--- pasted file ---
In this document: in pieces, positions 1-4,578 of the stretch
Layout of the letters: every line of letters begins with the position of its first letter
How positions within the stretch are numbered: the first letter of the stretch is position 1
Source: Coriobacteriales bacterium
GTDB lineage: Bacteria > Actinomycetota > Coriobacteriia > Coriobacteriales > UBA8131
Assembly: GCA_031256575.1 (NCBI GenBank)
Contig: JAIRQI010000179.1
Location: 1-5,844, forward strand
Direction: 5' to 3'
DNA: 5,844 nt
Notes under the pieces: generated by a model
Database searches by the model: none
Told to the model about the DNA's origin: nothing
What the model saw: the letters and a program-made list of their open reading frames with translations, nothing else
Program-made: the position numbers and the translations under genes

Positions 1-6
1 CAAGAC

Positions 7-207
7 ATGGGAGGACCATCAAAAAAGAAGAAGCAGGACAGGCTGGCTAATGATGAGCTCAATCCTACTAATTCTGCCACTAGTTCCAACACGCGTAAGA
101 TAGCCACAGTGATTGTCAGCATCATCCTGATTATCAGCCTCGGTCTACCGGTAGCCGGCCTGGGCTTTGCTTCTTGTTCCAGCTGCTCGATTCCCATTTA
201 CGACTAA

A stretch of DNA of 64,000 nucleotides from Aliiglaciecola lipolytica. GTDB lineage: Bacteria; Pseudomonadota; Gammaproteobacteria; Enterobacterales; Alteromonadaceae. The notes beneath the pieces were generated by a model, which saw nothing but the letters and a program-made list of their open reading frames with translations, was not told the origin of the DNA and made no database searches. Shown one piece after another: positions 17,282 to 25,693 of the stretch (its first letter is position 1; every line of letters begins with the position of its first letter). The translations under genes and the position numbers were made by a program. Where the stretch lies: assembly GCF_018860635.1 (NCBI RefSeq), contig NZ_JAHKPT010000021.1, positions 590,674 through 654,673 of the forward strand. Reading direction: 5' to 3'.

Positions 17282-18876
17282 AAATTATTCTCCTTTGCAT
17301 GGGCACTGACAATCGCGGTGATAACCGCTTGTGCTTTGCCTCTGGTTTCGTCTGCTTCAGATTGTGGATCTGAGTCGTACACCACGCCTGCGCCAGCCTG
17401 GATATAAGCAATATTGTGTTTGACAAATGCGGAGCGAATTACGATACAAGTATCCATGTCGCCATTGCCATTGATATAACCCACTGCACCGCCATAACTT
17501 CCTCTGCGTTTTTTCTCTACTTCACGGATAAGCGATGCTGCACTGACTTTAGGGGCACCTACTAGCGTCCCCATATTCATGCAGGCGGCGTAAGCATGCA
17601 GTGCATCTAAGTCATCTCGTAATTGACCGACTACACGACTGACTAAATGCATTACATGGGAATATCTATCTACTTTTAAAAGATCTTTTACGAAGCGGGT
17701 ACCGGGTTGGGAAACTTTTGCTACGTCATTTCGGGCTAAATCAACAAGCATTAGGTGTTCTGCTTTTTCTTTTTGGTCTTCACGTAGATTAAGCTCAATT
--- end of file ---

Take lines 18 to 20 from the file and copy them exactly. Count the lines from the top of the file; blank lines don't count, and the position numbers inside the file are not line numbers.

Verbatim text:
Positions 7-207
7 ATGGGAGGACCATCAAAAAAGAAGAAGCAGGACAGGCTGGCTAATGATGAGCTCAATCCTACTAATTCTGCCACTAGTTCCAACACGCGTAAGA
101 TAGCCACAGTGATTGTCAGCATCATCCTGATTATCAGCCTCGGTCTACCGGTAGCCGGCCTGGGCTTTGCTTCTTGTTCCAGCTGCTCGATTCCCATTTA